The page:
I am an 18 year old guy in a family of 8 in a suburban home 10 miles from the nearest city in central New Jersey.
We knew it was coming a week in advance. So did just about everyone in the tri-state area. There was no hiding the fact. Even with a looming election, Hurricane Sandy got “saturation media coverage”. Terms like “superstorm” , “catastrophic”, and “unprecedented” were being used in almost every Hurricane Sandy story. This storm was supposed to bring catastrophic damage to New Jersey and New York, with moderate rain, high winds, and an unbelievable storm surge. Some were already prepared. Some listened and followed the instructions given by government officials to prepare for the storm. However, even with all of this overemphasis, many people did not prepare to any degree. All involved learned a lesson. Here is our experience.
What we had on hand: We had already purchased an 1,250 watt / 35,00 watt peak inverter to power the sump pump in the case of a blackout during a flood. It had been used only once in the past five years (a freak 4 hour power outage a few months ago) and seemed to be a waste of money, until now. An aperture was installed which connected the sump pump in the basement with the inverter in the garage. We tested the sump pump and the refrigerator on this inverter running off the 2004 Honda Pilot family vehicle and both worked fine. Also, we had recently purchased a hand crank spotlight from Harbor Freight Tools, more as a gadget than a useful tool. I also repaired a defunct 1 million candlepower spotlight with a 6V 3.5Ah lead acid battery, to be used on nighttime prowlers (effectiveness is questionable). FRS radios are also on hand, but one pair for eight people is not much. Further, my dad likes our house to be in top condition and so made sure every one of the slightest bubbles in the siding or loose tiles in the roof were immediately repaired.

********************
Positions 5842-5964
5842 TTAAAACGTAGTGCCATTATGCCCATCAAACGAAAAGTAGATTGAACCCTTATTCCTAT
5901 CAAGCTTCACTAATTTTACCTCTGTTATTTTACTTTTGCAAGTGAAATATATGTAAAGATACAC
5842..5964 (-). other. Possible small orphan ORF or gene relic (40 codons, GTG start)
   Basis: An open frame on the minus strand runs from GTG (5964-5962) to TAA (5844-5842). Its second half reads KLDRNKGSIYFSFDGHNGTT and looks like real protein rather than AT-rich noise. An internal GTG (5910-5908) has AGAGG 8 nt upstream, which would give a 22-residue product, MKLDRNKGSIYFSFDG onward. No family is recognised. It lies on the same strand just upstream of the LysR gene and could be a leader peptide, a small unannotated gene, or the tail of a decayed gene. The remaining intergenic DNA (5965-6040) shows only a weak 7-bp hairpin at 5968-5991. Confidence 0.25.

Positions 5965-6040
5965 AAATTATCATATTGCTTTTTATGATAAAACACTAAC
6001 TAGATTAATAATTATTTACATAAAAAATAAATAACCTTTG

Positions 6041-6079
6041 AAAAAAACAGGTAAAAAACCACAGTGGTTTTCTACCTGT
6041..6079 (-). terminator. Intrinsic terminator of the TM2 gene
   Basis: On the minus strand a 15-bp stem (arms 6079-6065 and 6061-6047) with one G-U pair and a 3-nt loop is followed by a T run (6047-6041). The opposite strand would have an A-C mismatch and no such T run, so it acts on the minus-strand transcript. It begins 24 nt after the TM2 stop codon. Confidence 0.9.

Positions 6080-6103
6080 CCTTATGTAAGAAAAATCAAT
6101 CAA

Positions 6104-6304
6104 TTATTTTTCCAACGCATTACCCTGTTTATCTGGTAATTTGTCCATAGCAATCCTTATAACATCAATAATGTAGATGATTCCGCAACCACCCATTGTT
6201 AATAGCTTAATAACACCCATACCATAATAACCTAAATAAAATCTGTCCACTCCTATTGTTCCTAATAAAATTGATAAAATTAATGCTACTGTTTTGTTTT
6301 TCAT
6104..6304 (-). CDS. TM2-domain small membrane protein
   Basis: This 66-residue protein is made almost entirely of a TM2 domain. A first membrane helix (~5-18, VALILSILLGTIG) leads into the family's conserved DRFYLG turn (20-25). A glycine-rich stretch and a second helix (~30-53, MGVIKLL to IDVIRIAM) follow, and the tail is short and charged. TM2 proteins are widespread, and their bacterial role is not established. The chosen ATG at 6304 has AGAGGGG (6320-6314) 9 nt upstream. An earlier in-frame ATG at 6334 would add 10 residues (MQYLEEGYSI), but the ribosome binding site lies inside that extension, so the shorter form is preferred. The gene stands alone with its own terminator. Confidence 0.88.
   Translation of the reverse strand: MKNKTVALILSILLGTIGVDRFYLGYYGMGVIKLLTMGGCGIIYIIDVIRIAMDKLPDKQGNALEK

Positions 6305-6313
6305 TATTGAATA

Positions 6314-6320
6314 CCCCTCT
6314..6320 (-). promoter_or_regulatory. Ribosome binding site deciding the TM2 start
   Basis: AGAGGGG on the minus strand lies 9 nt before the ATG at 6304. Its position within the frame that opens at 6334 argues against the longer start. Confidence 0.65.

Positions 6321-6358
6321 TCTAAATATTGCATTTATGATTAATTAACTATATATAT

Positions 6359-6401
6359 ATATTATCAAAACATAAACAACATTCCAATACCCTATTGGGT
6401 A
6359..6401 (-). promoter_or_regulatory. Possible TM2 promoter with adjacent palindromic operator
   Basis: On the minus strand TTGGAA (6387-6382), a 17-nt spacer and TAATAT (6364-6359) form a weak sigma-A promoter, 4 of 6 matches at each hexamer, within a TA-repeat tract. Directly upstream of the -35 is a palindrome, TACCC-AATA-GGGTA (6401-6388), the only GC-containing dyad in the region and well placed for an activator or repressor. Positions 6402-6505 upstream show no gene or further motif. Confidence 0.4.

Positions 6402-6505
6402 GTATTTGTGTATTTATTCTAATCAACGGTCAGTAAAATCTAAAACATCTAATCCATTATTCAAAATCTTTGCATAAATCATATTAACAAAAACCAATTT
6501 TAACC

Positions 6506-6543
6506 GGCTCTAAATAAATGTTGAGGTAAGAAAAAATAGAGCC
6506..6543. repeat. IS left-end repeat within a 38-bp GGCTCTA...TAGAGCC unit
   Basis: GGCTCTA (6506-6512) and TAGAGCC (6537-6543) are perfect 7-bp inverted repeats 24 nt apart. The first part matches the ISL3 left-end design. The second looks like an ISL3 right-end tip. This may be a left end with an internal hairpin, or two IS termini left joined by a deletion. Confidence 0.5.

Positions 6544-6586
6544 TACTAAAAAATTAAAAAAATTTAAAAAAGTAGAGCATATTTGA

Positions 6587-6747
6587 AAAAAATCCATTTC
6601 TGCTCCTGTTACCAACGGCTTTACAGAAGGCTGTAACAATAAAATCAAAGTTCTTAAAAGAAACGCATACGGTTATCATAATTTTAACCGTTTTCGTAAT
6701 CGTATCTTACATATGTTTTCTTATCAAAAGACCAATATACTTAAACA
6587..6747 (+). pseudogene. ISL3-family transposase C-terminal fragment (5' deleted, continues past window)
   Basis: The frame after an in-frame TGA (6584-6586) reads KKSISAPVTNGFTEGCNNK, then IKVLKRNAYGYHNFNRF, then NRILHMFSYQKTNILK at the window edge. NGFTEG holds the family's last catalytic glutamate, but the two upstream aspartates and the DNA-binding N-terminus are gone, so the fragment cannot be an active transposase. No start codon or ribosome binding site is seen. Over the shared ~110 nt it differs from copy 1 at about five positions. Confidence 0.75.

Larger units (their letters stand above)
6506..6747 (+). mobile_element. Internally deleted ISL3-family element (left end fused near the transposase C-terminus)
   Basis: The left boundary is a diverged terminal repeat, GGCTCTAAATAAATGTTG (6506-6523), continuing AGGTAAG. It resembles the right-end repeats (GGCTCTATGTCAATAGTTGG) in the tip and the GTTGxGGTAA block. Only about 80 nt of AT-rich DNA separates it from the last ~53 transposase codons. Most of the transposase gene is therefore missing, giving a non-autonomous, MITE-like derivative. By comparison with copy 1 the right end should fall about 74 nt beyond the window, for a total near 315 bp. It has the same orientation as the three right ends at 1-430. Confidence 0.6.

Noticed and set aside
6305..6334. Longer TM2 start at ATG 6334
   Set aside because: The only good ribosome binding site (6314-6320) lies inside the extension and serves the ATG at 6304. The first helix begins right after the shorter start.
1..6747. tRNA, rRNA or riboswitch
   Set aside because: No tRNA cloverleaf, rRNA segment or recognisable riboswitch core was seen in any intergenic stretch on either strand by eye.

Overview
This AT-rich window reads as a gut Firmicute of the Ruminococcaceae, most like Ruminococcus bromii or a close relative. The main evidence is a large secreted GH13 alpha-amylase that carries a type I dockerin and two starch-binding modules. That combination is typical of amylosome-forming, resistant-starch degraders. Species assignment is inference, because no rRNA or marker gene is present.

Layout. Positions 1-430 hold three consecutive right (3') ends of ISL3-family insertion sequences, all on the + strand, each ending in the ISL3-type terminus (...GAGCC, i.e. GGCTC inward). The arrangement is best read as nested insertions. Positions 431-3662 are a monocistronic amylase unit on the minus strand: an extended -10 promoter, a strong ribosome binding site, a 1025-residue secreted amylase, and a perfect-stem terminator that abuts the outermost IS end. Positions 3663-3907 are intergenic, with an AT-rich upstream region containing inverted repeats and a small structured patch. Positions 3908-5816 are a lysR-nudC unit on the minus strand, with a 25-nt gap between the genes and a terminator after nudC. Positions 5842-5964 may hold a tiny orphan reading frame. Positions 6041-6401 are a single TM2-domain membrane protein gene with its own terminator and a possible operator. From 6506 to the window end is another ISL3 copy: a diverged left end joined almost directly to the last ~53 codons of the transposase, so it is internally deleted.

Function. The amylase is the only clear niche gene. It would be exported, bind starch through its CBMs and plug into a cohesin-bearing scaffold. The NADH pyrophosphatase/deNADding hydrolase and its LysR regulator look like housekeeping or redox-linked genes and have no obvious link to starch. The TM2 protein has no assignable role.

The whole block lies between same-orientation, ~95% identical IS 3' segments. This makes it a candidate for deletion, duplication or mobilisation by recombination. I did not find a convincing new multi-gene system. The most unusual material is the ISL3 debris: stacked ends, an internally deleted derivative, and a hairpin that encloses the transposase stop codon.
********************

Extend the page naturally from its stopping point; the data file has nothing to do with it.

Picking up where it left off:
I also had a small personal bug out bag (laptop carrying bag) packed to bursting with survival supplies, as well as accessory supplies and documents in my room in easy-to-carry containers. Supplies were also stored in my 2004 Ford Explorer, my bug out vehicle and bug out location in one. Altogether, these supplies would enable me to live more than a week on my own on the road quite comfortably. Other members of my family did not have any such supplies, despite my pleas. As a family, we probably had 2 days supply of ready-to-eat food. With me sharing all of my supplies, we would have 3 days of shelf-stable prepared food, but as all of you readers know, that is only enough to get yourself into a shelter safely.